AvailableNames

AvailableView

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Property Type GroupAuthorizationOnly Boolean

Description Read/write property. This property controls which directories will be used during lookups. If the property is True, only directories marked "Enable for Group Authorization" will be searched. If set to False, the default lookups performed will search all directories available. Read/write property. If True, directory lookups will be limited to fifty entries. If False then lookups performed will return all matches. Controls whether or not lookups will match on partial names. If True, partial names will match. If False, the default, lookups will not match on partial names. Read/write property. If True, the default, all directories will be searched during lookups. If False, lookups will cease after the first directory containing the view name specified. This property contains the name of the server represented by the instance of NotesDirectory. Read/write property. This property controls which directories will be used during lookups. If True, lookups will search only directories which contain trust information. If False, the default, the lookups will search all directories. Read/write property. This property controls whether the server of the context database or the server specified in the lookup methods will be used. If True, the server context database will be used. If False, the default, and then the server specified in the lookup method will be used.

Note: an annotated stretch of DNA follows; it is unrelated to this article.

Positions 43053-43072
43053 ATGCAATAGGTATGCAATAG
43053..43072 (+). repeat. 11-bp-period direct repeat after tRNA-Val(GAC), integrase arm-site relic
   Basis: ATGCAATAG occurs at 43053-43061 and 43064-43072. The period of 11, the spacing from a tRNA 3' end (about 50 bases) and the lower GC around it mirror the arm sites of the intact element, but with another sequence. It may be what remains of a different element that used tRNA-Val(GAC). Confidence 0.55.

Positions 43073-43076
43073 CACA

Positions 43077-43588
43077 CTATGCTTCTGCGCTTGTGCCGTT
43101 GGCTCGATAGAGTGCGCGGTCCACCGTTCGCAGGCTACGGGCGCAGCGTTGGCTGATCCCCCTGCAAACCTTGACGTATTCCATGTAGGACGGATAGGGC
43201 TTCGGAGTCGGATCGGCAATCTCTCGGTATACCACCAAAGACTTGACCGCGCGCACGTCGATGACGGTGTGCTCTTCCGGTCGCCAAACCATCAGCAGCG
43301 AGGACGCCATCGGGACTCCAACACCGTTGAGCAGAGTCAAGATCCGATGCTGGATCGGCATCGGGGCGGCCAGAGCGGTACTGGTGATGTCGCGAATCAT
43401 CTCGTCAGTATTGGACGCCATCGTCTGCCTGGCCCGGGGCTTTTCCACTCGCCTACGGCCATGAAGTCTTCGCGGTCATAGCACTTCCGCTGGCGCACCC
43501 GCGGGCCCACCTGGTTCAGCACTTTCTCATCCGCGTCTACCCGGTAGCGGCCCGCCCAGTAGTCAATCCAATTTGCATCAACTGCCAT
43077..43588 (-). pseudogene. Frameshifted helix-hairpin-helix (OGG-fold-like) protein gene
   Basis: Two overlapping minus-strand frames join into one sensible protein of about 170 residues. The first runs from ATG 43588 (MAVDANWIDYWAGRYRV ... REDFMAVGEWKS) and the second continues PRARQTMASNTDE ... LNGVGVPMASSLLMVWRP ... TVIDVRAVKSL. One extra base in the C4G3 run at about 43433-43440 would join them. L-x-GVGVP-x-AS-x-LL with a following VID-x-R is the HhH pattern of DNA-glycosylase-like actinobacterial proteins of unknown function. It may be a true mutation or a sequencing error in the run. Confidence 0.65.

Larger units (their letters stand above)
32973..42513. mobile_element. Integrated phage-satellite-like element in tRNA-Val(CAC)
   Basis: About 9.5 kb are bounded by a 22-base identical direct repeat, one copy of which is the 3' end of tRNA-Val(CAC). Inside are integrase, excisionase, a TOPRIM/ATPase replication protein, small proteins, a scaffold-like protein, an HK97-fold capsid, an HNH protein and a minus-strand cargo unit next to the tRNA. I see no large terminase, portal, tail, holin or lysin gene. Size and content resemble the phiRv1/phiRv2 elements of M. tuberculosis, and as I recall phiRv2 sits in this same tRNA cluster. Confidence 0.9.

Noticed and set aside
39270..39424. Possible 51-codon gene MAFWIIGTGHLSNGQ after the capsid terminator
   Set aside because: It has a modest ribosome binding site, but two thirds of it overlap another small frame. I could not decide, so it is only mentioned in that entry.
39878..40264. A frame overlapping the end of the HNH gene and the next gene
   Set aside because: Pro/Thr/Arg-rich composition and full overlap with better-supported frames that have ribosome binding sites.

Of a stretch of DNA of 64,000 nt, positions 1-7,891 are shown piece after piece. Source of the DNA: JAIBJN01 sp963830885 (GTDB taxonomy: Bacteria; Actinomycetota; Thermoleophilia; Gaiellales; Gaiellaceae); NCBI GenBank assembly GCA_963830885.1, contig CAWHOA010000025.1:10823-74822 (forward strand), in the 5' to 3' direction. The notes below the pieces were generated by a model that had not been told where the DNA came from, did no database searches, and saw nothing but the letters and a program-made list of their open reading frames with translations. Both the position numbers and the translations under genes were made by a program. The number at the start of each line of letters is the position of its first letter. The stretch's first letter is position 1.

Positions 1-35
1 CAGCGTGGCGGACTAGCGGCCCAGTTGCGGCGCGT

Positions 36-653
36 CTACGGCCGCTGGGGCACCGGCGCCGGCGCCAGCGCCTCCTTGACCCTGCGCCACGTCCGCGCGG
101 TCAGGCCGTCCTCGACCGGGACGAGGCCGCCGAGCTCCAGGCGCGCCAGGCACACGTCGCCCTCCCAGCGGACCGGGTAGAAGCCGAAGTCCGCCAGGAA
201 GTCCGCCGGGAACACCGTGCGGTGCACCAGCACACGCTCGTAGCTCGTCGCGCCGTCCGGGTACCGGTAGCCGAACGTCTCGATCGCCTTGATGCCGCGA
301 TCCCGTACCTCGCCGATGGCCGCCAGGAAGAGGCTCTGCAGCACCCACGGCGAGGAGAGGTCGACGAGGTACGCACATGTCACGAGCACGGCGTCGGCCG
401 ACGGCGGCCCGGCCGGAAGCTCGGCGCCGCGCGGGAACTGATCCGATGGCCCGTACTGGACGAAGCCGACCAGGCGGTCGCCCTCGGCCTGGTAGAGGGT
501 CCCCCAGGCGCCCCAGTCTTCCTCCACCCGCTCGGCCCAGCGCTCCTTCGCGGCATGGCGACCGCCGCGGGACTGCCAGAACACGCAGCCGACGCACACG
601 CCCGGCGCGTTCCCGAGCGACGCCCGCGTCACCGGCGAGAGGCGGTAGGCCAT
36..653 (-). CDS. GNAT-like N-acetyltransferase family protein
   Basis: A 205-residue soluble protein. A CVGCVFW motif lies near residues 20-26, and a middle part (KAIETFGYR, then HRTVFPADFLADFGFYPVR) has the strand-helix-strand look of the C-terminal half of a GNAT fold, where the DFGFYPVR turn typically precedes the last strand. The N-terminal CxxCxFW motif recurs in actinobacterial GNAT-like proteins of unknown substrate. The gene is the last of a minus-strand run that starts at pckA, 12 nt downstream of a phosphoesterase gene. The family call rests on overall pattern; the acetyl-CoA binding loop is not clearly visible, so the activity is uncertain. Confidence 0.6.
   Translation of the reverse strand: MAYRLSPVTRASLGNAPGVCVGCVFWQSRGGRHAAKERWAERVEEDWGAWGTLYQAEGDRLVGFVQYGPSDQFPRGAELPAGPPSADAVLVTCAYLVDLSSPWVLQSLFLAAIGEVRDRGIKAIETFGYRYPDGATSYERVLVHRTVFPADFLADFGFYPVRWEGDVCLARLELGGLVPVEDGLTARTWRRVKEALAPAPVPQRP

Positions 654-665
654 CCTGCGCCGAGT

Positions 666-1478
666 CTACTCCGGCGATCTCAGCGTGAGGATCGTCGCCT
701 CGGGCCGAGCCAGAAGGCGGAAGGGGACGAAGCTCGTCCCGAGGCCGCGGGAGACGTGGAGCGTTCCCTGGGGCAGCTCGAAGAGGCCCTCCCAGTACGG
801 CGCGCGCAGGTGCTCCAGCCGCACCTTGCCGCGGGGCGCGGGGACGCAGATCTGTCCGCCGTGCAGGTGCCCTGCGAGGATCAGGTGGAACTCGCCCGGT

LimitMatches

Boolean

PartialMatches

Boolean

SearchAllDirectories

Boolean

Server

String

TrustedOnly

Boolean

UseContextServer

Boolean

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The following methods are available for the NotesDirectory class.
Method CreateNavigator Returns NotesDirectoryNavigator Description Used to create additional DirectoryNavigators to allow multiple DirectoryNavigators to be used. Since the resultant name lookup buffers can be quite large, this method can be used to free memory in the current lookup buffer, in effect resetting all navigators. Used for memory management. Performs a lookup of designated items contained within the specified view. Performs a lookup of designated items contained within the specified view for the specified items.

FreeLookupBuffer N/A

LookupAllNames

NotesDirectoryNavigator

LookupNames

NotesDirectoryNavigator

NotesDirectoryNavigator class: NotesDirectoryNavigator objects are returned by methods of the NotesDirectory class and allow the developer to navigate the items returned by a directory search. The following properties are available for the NotesDirectoryNavigator class. Unless otherwise specified, these properties are read-only.

Property
CurrentItem

Type
String

Description